A few of the poems are voiced in the first person, where their intricacies become more intimate. For example, “The Lion Tamer Resolves to Start Telling the Truth” starts with these shameful admissions:

When my mother calls, I will admit
I’ve been divorced for three years.

& blame her for withholding affection.
I will tell her how miserable my childhood was

And later:

I will tell her we lost three pregnancies

& I was secretly glad each time

Each poem is enhanced by an assortment of puns, metaphors, humor, spoonerisms, and finely wrought in-your-face detail. In re-reading the poems, I was moved by the cache of worldly wisdom being dispensed in soupçons throughout the poems. For example, we learn:

The world rushes past your stool // hungry for something more magnificent—

(“The Ticket Taker Gives & Gives & No One Seems to Notice”)

I was one of those kids // convinced I’d been adopted

(“The Clown Fishes for a Complement”)

Some structures // were never meant to stay put.

(“The Sword Swallower Wonders What’s the Point”)

Your whole life is a series / of the moments just before other moments—

(“The Ringmaster Answers the Phone”)

And, finally, in “The Father sits in the Front Row with His Family & Convinces Himself That He Takes a Back Seat to No One,” we are reminded that “Everything is performance.”

Indeed. Huey’s poems are written with the emotional distance of performance, which more so than confessional poems, draws us closer, makes us feel that they are about us. I can’t help but tremble when a book can do that.

Broadsided Poem in the Book:

The Ringmaster Answers the Phone,”—Broadside with art by Meghan Keene (published March 1, 2012)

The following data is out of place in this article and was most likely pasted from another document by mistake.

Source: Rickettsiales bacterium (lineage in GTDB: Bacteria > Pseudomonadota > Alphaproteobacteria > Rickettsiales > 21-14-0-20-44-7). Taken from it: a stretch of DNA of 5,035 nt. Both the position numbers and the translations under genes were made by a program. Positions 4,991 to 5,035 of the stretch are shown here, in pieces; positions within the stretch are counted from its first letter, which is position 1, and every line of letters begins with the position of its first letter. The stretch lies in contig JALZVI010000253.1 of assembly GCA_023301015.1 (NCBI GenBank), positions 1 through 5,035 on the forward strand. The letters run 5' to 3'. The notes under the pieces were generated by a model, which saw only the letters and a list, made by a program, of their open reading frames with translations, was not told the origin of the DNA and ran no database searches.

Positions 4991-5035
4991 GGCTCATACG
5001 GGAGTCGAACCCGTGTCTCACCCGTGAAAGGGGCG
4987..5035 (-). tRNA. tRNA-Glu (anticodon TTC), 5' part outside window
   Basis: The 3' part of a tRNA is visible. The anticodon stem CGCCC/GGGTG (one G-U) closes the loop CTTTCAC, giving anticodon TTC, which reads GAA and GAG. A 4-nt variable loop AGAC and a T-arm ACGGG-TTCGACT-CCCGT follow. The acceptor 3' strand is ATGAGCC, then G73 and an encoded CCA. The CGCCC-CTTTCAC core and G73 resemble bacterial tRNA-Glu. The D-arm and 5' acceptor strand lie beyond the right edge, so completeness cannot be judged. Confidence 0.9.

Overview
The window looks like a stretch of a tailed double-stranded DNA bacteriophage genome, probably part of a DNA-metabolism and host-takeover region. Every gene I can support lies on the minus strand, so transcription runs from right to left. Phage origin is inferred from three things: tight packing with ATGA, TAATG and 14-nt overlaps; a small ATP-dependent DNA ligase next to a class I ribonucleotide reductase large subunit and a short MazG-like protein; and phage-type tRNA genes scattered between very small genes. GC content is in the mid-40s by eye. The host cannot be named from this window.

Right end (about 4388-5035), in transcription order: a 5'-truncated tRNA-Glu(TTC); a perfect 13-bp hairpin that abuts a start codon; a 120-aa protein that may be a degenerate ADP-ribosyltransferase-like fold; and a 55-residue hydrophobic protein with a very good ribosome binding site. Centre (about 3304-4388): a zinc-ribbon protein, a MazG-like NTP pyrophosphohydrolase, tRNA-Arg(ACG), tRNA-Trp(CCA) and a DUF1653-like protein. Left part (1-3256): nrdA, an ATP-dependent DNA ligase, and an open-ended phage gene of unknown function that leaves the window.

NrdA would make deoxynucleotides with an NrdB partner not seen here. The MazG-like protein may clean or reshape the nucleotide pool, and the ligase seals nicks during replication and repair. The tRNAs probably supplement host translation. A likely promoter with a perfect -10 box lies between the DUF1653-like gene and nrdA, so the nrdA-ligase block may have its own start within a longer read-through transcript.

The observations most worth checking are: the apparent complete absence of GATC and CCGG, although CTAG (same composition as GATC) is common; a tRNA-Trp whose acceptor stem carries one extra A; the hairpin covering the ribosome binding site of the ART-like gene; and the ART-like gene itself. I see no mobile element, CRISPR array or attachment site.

5 Questions from Broadsided; 5 Answers from Amorak Huey

Bsided: The poems in The Insomniac Circus are simultaneously pessimistic and comic, much like the tragi-comic milieu of the circus troupe they portray. How did you choose the circus theme? Is there an experience from your childhood regarding the circus that you would like to share?

Huey: This collection started with a pun and a title: “The Sword Swallower Wonders What’s the Point.” I like puns, and I like using them in poems probably more than I should. After the initial rush of pleasure at my own self-proclaimed cleverness, I got interested in the idea of the circus as work. It’s difficult work. Blue-collar work, physical labor, and transient, migratory. But that’s all hidden when the lights go on and everything is spangle and spotlight and performance. That contrast is what drove the collection for me. It became a metaphor for all the masks we wear in our daily lives.

Bsided: It seems as though your experience as a journalist had a hand in these poems; they brim with skewed reportage. How do you think journalism has influenced your poetry, and, on the other side, did having a poet’s mind influence how you worked and wrote as a journalist?